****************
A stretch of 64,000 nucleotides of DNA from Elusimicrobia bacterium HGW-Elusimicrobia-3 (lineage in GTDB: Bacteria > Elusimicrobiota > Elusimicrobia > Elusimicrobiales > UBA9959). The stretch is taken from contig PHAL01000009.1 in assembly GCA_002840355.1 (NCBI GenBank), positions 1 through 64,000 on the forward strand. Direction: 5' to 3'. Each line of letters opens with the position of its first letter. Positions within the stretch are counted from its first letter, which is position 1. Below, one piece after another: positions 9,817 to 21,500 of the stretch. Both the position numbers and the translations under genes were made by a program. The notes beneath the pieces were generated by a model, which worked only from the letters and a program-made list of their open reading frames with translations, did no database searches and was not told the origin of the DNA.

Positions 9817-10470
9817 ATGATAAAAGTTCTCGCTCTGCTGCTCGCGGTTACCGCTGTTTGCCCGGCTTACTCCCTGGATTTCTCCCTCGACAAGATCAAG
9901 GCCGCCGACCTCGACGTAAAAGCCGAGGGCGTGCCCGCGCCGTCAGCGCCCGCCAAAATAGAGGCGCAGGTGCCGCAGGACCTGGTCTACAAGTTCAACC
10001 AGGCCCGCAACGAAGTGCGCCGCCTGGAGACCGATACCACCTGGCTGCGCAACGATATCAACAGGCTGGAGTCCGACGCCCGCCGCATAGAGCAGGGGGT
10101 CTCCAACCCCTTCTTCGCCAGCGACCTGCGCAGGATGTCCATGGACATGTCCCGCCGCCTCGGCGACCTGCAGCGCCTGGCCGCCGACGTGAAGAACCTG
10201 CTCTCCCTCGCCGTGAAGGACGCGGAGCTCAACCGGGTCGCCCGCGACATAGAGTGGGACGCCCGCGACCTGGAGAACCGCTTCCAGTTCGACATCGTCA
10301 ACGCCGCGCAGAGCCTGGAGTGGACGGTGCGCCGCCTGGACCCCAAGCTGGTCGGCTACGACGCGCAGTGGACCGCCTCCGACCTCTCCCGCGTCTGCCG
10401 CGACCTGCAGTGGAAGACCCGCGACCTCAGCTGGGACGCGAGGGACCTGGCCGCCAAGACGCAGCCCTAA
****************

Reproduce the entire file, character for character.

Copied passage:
A stretch of 64,000 nucleotides of DNA from Elusimicrobia bacterium HGW-Elusimicrobia-3 (lineage in GTDB: Bacteria > Elusimicrobiota > Elusimicrobia > Elusimicrobiales > UBA9959). The stretch is taken from contig PHAL01000009.1 in assembly GCA_002840355.1 (NCBI GenBank), positions 1 through 64,000 on the forward strand. Direction: 5' to 3'. Each line of letters opens with the position of its first letter. Positions within the stretch are counted from its first letter, which is position 1. Below, one piece after another: positions 9,817 to 21,500 of the stretch. Both the position numbers and the translations under genes were made by a program. The notes beneath the pieces were generated by a model, which worked only from the letters and a program-made list of their open reading frames with translations, did no database searches and was not told the origin of the DNA.

Positions 9817-10470
9817 ATGATAAAAGTTCTCGCTCTGCTGCTCGCGGTTACCGCTGTTTGCCCGGCTTACTCCCTGGATTTCTCCCTCGACAAGATCAAG
9901 GCCGCCGACCTCGACGTAAAAGCCGAGGGCGTGCCCGCGCCGTCAGCGCCCGCCAAAATAGAGGCGCAGGTGCCGCAGGACCTGGTCTACAAGTTCAACC
10001 AGGCCCGCAACGAAGTGCGCCGCCTGGAGACCGATACCACCTGGCTGCGCAACGATATCAACAGGCTGGAGTCCGACGCCCGCCGCATAGAGCAGGGGGT
10101 CTCCAACCCCTTCTTCGCCAGCGACCTGCGCAGGATGTCCATGGACATGTCCCGCCGCCTCGGCGACCTGCAGCGCCTGGCCGCCGACGTGAAGAACCTG
10201 CTCTCCCTCGCCGTGAAGGACGCGGAGCTCAACCGGGTCGCCCGCGACATAGAGTGGGACGCCCGCGACCTGGAGAACCGCTTCCAGTTCGACATCGTCA
10301 ACGCCGCGCAGAGCCTGGAGTGGACGGTGCGCCGCCTGGACCCCAAGCTGGTCGGCTACGACGCGCAGTGGACCGCCTCCGACCTCTCCCGCGTCTGCCG
10401 CGACCTGCAGTGGAAGACCCGCGACCTCAGCTGGGACGCGAGGGACCTGGCCGCCAAGACGCAGCCCTAA